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Meeting the Legal Conditions for User Fees in FY 2004

 

MDUFMA contains legal conditions or "triggers" that must be satisfied for FDA to collect and spend user fees. FDA's calculations showing the extent to which those conditions were met for FY 2003 and FY 2004 are summarized below and presented in more detail in Appendix A.

The first condition is a funding trigger which affects the collection of fees in FY 2006. MDUFMA set funding targets for FY 2003 – 2006 equaling $205,720,000 for FY 2003, and that level adjusted for inflation in subsequent years. The appropriation of those specific funding levels was not required to collect fees in fiscal years 2003, 2004, and 2005. Instead, MDU FMA set a trigger that must be met before fees can be collected in FY 2006.

To collect fees in FY 2006, the sum of appropriations for FY 2003 – 2006 for the devices and radiological product program must equal the sum of the funding targets set by MDUFMA for those years. Given current projections of the April 2005 CPI -U, this amount is anticipated to equal $851,942,000.

In FY 2003, the final appropriation was $193,350,000, $12,370,000 below the MDUFMA target. The FY 2004 appropriation was $191,144,000, $19,154,000 below the MDUFMA target. Under current law, additional funds must be appropriated in FY 2005 or FY 2006, over and above the MDU FMA targets for those years, or FDA loses its ability to collect fees on October 1, 2005.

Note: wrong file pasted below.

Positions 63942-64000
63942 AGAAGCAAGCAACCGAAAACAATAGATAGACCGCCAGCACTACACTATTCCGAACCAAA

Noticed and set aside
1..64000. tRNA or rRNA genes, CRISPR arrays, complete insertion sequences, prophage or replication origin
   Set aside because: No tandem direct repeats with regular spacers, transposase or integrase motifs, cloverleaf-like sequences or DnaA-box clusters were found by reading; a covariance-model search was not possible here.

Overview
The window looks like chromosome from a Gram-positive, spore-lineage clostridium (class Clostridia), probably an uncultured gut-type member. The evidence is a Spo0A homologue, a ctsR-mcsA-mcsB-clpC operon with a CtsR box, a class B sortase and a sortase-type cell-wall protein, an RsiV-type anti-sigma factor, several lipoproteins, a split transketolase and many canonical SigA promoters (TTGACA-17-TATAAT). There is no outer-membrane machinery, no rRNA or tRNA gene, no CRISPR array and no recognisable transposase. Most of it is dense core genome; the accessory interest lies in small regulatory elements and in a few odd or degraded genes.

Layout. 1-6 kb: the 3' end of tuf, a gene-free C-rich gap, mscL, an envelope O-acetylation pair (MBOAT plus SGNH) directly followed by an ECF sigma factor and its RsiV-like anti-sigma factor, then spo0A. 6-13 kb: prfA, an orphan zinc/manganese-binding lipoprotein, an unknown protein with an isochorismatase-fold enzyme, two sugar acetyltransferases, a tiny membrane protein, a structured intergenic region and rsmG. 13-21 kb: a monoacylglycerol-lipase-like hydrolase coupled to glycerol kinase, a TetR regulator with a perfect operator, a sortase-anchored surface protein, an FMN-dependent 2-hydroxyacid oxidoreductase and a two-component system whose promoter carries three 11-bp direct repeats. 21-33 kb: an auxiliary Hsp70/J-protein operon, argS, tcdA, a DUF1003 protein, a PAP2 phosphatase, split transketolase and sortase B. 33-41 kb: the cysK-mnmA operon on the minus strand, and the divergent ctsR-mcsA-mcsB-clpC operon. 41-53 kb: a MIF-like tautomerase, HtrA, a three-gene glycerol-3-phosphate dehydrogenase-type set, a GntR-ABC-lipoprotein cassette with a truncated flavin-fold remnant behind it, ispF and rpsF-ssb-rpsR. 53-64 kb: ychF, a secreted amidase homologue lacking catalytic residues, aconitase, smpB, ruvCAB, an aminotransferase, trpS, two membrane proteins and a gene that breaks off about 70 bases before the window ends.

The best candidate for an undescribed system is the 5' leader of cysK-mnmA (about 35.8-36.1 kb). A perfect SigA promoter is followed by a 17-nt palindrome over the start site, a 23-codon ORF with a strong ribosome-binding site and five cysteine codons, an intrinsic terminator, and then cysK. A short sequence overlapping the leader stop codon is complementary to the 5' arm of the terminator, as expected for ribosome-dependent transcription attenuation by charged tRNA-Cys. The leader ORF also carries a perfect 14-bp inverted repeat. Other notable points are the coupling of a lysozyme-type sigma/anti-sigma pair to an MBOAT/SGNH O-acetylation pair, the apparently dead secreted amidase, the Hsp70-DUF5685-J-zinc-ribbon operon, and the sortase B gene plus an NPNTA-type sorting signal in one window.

In a letter from the Director of the Office of Management and Budget dated October 29, 2003 , the Administration has proposed that the statutory requirement to make up appropriation shortfalls for FY 2003 and FY 2004 be eliminated. The October 29, 2003, letter also assured that the President's budget request for FY 2005 and subsequent fiscal year requests will each meet the MDUFMA required level. FDA has committed to achieving the original MDUFMA performance goals with the lower amounts enacted in FYs 2003 and 2004, as long as amounts in subsequent fiscal years meet the MDUFMA required minimum. MDUFMA stakeholders were consulted during the development of this plan and were supportive of the strategy. Congressional action on this proposal is urgently required.

The second condition is that the amount of user fees collected each year must be specifically included in Appropriation Acts. The President signed the Appropriation Act (Public Law 108-199) specifying amounts collectable from fees during FY 2004 on January 23, 2004. It provided $31,654,000 to be derived from fees collected. Thus, the second c ondition was met, and fees may be collected.

The third condition is that user fees may be collected and used only in years when FDA also spends a specified minimum amount of appropriated funds for the review of device applications. The specified minimum is the amount FDA spent on the process for the review of device applications from appropriations in FY 2002, adjusted for inflation. That adjusted amount was is $122,335,751 for FY 2004. FDA's actual obligations from appropriations in FY 2004 were $123,521,871. Since this is greater than the adjusted FY 2002 amount ($122,335,751) the third condition was met.